03/07/2019 by Stephen McDonald 0 Comments
Stress, pain and why exercise helps
When we encounter stressful situations our body releases hormones to help us be more receptive to react to these situations. These are hormones such as Adrenaline and Cortisol are released via our 'sympathetic nervous' system. These neurochemicals , mean our hearts beat faster, we send more oxygen through our blood to feed muscles and our brian becomes alert to the perceived danger around us. This function is a left over from when we ran with the rest of the animals on the planet as ‘Hunter Gathers'.
When under stress from 'attack' or 'chasing' our food, we needed bursts of these hormones to help us run away from danger or fight off our attackers, these hormones gave us boosts of energy, increased our heart rate and gave us additional strength to be ready for that 'fight or flight'.Those stress hormones are unfortunately still a part of our modern metabolism, but we don’t have any animals chasing us these days. That is apart from an insistent boss who might be looking for this week's sales or reports to be completed and quickly! This can cause that similar stress reaction and we get ready to fight.
Unfortunately, these same hormones get released and instead of running away or physically fighting we're left sitting at an office desk with these hormones flooding our system, putting our heart, gut and kidneys under massive stress.
Long term build-up of these hormones can result in both mental and physical fatigue and can even lead to depression, gut health illnesses, renal overload and manifestations of physical pain.
When we get up and exercise our bodies get a chance to counteract these hormones and allow us to return to a state of a calm.
But there's an added bonus. Again, as part of our pre-historic genes, when we physically exert ourselves our body rewards the endocrine (hormone system) system with the release of feelgood hormones. These hormones are a reward to encourage us to get used to and prepare for that 'fight or flight' response! Our ‘older -limbic’ brain thinks that this will encourage us to be stronger and faster in future!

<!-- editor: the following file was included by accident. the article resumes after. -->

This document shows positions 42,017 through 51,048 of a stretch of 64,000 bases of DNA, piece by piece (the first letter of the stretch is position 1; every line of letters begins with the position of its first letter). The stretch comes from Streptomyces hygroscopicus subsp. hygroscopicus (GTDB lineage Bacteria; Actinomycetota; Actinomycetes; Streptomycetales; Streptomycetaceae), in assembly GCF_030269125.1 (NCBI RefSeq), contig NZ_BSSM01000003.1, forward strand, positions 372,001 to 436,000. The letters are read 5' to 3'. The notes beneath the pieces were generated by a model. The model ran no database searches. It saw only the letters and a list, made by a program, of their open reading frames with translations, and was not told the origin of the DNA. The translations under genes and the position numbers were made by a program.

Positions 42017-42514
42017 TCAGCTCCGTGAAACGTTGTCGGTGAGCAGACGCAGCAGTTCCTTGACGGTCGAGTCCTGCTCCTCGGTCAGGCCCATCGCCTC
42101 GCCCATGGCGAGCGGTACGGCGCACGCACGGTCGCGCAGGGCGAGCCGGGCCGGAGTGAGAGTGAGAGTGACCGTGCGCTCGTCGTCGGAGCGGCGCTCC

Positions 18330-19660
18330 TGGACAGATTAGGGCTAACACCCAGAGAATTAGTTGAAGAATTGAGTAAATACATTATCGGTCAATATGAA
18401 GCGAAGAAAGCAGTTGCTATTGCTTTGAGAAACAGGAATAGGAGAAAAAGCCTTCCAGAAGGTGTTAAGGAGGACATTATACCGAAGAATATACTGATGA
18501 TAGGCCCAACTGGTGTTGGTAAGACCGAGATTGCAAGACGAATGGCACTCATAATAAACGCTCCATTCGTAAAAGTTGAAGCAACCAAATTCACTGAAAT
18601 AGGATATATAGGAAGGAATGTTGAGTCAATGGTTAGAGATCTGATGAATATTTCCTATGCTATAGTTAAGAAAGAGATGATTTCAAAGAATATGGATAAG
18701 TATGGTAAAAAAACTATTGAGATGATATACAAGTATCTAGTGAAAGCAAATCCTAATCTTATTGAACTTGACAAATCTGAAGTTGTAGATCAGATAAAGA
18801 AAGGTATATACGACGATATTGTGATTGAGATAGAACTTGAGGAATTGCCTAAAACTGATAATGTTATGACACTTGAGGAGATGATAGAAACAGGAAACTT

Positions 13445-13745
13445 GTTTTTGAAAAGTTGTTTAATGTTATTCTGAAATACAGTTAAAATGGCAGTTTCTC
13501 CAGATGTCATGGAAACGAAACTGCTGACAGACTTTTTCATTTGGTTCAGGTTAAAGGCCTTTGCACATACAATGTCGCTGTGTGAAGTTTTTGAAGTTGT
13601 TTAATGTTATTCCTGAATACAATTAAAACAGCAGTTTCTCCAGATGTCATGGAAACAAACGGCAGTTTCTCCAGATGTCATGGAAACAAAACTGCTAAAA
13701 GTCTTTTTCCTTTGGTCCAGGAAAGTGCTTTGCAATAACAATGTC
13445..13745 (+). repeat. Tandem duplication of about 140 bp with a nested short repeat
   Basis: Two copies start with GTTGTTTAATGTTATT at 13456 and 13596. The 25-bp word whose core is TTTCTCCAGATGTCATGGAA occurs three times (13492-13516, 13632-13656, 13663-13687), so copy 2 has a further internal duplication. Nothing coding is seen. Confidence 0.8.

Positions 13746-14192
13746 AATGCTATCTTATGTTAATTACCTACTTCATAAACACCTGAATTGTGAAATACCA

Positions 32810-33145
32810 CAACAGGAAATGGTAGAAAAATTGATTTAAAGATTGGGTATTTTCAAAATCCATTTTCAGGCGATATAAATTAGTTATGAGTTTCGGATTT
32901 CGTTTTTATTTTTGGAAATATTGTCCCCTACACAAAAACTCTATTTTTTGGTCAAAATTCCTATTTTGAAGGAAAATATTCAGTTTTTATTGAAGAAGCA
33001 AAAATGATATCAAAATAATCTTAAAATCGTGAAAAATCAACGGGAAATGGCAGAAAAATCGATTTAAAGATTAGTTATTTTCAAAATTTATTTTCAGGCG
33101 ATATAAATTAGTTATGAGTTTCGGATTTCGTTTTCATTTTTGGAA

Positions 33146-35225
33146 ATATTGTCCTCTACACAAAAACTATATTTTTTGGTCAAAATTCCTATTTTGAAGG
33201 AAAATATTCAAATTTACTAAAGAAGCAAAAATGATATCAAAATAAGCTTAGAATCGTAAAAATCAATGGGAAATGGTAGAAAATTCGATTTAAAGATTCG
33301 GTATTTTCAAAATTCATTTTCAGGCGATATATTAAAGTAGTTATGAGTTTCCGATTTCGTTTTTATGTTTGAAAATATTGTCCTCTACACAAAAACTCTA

You may have heard of the 'Runners High', this is where, Endorphin and Dopamine 'feelgood ' hormones are released into our system after on-going or heavy running exertion . This is why so many people refer to running as addictive and feel, that need to run, as it 'helps keep then sane and keeps them feeling good'. ‘Endorphin’ in particular is a natural pain killer and one of the reasons why exercise is prescribed to manage chronic pain.
So we can take it that high intensity exercise like; running, boxercise, aerobics and circuit training are great endorphin and dopamine releasers, there are other feel good hormones associated with exercising in a group scenario that have the added benefits in dealing with stress.
That’s, 'oxytocin', the 'social hormone' , sometimes referred to as the 'Love' Hormone.. This is the hormone released when we see others helping others, when we touch each other or even look at a small child. Its all about social bonding
Just interacting positively with others causes an oxytocin release and decreases Cortisol (that toxic stress hormone) in the system. So team sports or even training with someone else has a multiplier effect in dealing with stress and making you feel good about yourself and those around you.
Another study by the American Chemical Society, showed that exercising outside, should positive effects on self-reported mental wellbeing immediately following exercise in nature which are not seen following the same exercise indoors across 833 participants. So high intensity, group and outside all add to the high of exercise.
In medical research studies by the American Journal of Physiology, they've shown that the big feelgood hormone 'dopamine' , (the hormone associated with reducing anxiety/blood pressure and depression) is released during even mild levels of exercise. This has the added benefit of decreasing inflammation and reducing oxidative stress in the kidneys and adding to an overall sense of well-being.
As we all vary in our feelings about interacting with others or don't like the cold, might be a bit overweight or not into too much sweating , the best exercise is the one you start and can stick with. Walking, football, circuit training, dancing, cycling, running, Tai Chi, yoga, it doesn't matter what you do, all have positive effects on feeling good and reducing pain.
In our Pain & Movement Clinic in Stillorgan, we help with education and treatments with those suffering from body pain that is stress induced, we can offer a process of Bodywork Psychotherapy, Physiotherapy and Nutritional advice to help manage the impact Stress has on the Physical Body, Mind and Gut . Our aim is to get you moving, often and pain free.
For More information contact us on 01- 2140061 or firstname.lastname@example.org www.onebody.ie
OneBody is a Pain & Movement Specialist Clinic